She mentioned a few incidents that were beyond hurtful. The press referred to her as the Duchess of Pork. One tabloid published a survey that said 82% of people would rather sleep with a goat than her. The reporter had the nerve to say to her that he was only joking ! And of course, the magazine that refused to run an article they had interviewed and photographed her for, because she looked too 'weighty' to them. How horrible. My heart went out to her for having to go through all this, and in the public eye.

She runs a children's foundation that sells dolls and uses the proceeds to benefit children across America. Their office was on the 101st floor of the World Trade Center. One of these dolls sat in the window and watched over the City for a long time. When the planes hit the towers, a fireman took the doll, put it in his helmet and brought it down. She had that doll (or perhaps one like it, I don't remember) present at the meeting. It was a true symbol of perseverance above all.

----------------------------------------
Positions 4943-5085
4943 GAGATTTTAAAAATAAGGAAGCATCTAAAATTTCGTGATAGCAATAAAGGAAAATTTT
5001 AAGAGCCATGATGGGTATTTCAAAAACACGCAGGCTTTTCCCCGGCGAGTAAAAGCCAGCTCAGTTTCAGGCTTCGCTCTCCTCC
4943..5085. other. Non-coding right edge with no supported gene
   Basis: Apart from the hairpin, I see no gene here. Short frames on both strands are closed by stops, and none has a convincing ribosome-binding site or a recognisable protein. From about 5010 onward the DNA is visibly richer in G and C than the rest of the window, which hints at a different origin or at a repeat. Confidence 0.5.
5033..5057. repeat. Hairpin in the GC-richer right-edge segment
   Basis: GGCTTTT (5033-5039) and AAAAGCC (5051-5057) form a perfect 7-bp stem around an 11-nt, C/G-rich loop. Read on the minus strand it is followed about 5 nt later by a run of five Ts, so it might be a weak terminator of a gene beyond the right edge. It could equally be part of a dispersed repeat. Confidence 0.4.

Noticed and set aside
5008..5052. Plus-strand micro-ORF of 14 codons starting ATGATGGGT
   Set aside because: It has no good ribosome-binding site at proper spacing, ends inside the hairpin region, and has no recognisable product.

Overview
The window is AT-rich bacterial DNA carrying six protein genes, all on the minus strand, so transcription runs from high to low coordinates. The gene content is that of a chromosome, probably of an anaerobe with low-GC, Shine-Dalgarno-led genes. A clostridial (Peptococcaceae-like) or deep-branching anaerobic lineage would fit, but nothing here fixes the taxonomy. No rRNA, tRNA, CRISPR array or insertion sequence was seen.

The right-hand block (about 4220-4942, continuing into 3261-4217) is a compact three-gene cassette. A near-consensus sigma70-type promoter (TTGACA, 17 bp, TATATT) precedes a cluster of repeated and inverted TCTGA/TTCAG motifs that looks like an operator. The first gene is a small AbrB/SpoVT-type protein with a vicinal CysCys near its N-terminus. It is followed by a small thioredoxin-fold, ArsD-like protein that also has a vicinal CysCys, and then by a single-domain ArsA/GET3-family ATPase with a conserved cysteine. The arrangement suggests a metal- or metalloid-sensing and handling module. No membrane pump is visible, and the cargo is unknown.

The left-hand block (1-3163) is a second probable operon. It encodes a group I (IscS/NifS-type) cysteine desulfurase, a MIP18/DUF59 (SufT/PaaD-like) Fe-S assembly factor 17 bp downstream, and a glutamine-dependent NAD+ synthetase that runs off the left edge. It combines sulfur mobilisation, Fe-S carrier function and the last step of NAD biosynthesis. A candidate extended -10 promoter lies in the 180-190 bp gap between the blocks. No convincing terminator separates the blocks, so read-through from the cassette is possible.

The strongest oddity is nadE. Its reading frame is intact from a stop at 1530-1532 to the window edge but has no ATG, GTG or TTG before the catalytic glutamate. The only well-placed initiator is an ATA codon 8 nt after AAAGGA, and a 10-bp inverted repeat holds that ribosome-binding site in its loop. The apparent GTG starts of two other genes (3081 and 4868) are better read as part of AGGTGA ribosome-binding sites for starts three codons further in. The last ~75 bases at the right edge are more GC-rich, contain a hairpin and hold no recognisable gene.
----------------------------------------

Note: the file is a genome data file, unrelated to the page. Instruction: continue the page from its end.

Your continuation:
Towards the end of the meeting, a 9-year-old girl named Hayley put up her hand and asked Fergie what it was like to be royalty. She answered that royalty was about being yourself, helping other people, and putting other people ahead of yourself. She said it was about giving to others and helping them in their time of need.

Then, as if inspired, she gave the little girl the doll. I couldn't stop a tear from forming in my eye. It was so powerful to see her give such a symbol of freedom and perseverance to a wide-eyed, admiring young girl.